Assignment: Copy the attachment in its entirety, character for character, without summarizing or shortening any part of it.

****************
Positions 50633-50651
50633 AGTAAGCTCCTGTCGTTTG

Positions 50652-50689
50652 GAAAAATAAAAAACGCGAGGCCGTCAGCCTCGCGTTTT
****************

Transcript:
Positions 50633-50651
50633 AGTAAGCTCCTGTCGTTTG

Positions 50652-50689
50652 GAAAAATAAAAAACGCGAGGCCGTCAGCCTCGCGTTTT